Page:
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Hardware and Software Upgrades for the Libera Brilliance+ BPM System
• A cross bar switch is used to compensate channel to channel differences and drifts • Disturbances from the BPM pickup to BPM electronics are not compensated • Cross bar switch moved to an external module; tunnel installation is foreseen • RF cables become part of the processing chain • BPM module provides power and control to the external switch module
TXC-200 Nanosatellite X-band Transmitter
TXC-200 is a high-speed X-band data downlink transmitter for microsatellite, CubeSat, launch vehicle, and airborne missions. It is a compact but powerful solution for next-generation spacecraft missions. Aimed for the rising NewSpace era, the TXC-200 solves the problem of the large amount of data on-board the spacecraft. Furthermore, it enables real-time 4K, or multi HD video streams from the launch vehicles, aircraft, or UAV systems to ground stations.
Progress Report on the Spacecraft Atmosphere Monitor’s Development Model – California Institute of Technology, Jet Propulsion Laboratory
The Spacecraft Atmosphere Monitor (S.A.M.) is a miniature gas chromatograph (GC) mass spectrometer (MS) intended for assessing trace volatile organic compounds and the major constituents in the atmosphere of present (the International Space Station) and future crewed spacecraft. As such, S.A.M. will continuously sample concentrations of major air constituents (CH 4 , H 2 O, N 2 , O 2 , and CO 2 ) and report results in two-second intervals. The S.A.M. is a technology demonstration planned to launch in 2018 and we report here on recent developments taking place in building a testbed and development model of the instrument. The S.A.M. is mechanically designed to operate under hi-G loads present during launch events and can operate at sub-atmospheric pressures relevant to extra-vehicular activities. Total instrument mass is projected at 9.5 kg with power consumption estimated at 35 W. The S.A.M. instrument will provide on-demand reporting on trace volatile organic compounds (VOC) at ppm to ppb levels of 40+ species relevant for astronaut health.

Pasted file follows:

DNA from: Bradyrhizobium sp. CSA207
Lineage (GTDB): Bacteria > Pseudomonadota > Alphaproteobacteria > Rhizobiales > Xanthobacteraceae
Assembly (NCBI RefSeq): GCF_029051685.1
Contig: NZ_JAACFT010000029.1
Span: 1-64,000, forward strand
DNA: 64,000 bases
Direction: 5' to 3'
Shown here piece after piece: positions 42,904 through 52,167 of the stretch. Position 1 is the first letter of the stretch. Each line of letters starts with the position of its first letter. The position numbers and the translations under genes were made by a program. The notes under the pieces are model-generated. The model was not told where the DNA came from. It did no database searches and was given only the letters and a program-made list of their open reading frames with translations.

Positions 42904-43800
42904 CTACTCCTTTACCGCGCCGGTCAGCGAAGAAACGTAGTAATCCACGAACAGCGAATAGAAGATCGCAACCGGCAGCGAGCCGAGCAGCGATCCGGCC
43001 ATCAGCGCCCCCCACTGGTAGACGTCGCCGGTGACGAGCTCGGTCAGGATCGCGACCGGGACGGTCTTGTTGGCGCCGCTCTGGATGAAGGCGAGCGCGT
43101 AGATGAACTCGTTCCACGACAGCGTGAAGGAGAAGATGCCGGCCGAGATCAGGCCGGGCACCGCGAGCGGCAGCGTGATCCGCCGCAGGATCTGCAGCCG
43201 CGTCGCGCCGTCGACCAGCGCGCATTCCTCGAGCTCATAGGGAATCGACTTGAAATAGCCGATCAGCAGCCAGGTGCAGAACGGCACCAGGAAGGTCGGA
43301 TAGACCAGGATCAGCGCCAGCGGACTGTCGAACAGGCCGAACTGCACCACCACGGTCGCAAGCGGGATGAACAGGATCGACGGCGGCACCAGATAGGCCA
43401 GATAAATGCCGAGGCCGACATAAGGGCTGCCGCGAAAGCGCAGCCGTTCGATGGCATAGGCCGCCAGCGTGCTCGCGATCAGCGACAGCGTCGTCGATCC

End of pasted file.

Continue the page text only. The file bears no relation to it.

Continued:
Development of a MTCA.4 LINAC LLRF System for the MedAustron LINAC Upgrade
Authors: A. Bardorfer, B. Baričević, M. Cargnelutti, M. Oblak, P. Paglovec, M. Škabar - Instrumentation Technologies, Slovenia M. Cerv, S. Myalski, M. Repovz, C. Schmitzer, M. Wolf - EBG MedAustron, Austria
The RF BPM Electronics Concept and Developments for the PETRA IV Project at DESY
Authors: A. Bardorfer, L. Bogataj, M. Cargnelutti, P. Leban, P. Paglovec, B. Repič - Instrumentation Technologies, Slovenia M. Fenner, G. Kube, H. Schlarb, F. Schmidt Foehre, K. Wittenburg - DESY, Germany
Libera Book 2021
The accelerator community knows us as the Libera folks. It looks like we’ve left an impression since our story began back in 2003. Since then, nine out of ten synchrotron light sources around the world have been equipped with our Libera beam position stabilization systems. But Libera is much more than just the sum of its products. It means the best possible performance for the price. It means innovation, quality, and reliability. It means long-term support. It is the relationships we have nurtured over the years with our customers that we cherish most. Libera products seamlessly combine hardware and software into powerful instruments that measure a variety of beam parameters. Those measurements are then used in feedback loops to optimize the performance of a particle accelerator. Different accelerators have different needs. However, through the reconfigurability and modularity of Libera instruments, we can accommodate a variety of end-user requirements. Libera instruments are developed and manufactured by the Instrumentation Technologies Company. Established in 1998, the business has grown from a garage-based start-up to an established company known for its Libera and Red Pitaya products, and for launching the Center of Excellence for Biosensors, Instrumentation and Process Control (COBIK).